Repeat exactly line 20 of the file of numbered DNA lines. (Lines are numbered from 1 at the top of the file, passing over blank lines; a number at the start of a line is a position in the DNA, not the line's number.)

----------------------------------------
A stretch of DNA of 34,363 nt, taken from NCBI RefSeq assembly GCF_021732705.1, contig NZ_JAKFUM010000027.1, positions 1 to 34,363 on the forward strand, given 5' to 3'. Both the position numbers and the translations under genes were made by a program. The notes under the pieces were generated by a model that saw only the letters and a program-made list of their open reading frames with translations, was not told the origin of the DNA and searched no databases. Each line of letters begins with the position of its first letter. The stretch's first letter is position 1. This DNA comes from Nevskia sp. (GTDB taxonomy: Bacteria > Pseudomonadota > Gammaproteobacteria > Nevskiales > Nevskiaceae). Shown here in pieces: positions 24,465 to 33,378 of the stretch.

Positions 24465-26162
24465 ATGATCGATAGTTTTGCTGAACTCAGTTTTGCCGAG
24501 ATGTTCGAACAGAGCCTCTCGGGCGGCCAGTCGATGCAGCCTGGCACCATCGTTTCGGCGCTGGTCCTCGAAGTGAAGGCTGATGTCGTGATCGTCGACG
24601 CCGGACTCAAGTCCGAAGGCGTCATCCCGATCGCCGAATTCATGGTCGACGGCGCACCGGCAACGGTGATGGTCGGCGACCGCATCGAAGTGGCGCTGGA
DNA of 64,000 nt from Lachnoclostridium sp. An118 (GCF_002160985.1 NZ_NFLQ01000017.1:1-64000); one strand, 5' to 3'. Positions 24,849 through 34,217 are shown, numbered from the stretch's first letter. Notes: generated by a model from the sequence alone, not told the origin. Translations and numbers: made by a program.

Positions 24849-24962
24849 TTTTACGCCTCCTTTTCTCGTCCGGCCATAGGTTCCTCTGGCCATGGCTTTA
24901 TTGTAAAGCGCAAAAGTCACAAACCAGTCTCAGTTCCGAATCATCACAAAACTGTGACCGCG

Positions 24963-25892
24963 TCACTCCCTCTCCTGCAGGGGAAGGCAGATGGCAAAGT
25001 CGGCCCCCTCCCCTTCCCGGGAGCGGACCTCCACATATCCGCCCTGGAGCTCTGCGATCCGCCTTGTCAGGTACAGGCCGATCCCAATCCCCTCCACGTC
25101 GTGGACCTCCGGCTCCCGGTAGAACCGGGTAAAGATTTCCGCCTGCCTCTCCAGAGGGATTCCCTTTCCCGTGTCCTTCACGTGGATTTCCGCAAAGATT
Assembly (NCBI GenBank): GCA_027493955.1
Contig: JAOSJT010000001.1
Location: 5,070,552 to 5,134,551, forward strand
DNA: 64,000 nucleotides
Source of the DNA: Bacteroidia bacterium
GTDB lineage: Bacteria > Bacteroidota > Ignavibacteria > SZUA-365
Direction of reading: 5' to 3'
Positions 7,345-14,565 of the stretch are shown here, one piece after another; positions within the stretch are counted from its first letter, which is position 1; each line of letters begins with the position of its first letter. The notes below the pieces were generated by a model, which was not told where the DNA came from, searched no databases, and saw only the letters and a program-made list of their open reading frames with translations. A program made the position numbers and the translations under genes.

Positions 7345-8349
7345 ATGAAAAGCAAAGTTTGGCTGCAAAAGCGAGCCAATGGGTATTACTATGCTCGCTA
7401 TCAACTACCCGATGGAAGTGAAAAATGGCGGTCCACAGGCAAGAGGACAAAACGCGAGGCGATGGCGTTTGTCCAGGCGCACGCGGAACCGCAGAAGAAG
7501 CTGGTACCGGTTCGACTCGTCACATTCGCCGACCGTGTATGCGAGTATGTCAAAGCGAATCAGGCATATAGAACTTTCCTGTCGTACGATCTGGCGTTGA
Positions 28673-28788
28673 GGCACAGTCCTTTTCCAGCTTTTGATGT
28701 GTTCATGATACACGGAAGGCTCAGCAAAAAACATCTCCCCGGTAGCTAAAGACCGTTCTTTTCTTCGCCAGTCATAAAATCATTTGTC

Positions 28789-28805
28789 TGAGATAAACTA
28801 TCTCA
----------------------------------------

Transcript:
Direction of reading: 5' to 3'